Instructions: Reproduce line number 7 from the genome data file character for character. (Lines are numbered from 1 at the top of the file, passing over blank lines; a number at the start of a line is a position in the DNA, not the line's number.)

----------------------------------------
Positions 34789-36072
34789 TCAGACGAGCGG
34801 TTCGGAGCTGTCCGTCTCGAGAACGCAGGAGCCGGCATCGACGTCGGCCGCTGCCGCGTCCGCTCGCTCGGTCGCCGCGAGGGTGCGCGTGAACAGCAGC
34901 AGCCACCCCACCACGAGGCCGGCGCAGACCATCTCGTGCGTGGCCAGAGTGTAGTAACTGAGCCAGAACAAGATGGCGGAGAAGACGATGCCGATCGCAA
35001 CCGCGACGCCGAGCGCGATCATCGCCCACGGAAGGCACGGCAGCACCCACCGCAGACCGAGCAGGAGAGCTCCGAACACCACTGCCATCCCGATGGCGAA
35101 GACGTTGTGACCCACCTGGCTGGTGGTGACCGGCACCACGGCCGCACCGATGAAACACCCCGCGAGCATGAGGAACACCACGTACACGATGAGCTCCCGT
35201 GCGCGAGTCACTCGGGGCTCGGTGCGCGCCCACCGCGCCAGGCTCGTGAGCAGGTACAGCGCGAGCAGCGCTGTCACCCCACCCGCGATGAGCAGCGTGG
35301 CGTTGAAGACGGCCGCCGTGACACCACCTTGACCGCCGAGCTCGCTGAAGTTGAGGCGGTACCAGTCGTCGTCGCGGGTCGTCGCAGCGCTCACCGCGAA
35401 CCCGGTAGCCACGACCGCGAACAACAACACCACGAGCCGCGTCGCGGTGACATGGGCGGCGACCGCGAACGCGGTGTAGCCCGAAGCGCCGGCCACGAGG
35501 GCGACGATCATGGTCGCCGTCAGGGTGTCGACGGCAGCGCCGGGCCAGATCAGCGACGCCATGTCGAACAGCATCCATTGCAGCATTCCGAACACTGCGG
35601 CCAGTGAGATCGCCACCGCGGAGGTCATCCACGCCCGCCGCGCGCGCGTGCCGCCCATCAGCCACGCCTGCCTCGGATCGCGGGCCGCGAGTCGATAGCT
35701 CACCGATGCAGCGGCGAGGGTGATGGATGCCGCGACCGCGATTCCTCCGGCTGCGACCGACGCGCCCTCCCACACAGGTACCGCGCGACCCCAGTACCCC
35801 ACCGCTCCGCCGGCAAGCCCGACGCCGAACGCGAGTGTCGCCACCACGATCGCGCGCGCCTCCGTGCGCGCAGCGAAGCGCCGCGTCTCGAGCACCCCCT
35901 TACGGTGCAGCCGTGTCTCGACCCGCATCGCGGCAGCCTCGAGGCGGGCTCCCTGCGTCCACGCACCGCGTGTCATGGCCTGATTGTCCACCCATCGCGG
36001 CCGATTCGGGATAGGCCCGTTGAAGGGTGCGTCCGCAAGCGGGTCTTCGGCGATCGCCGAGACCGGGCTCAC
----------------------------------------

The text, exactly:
35201 GCGCGAGTCACTCGGGGCTCGGTGCGCGCCCACCGCGCCAGGCTCGTGAGCAGGTACAGCGCGAGCAGCGCTGTCACCCCACCCGCGATGAGCAGCGTGG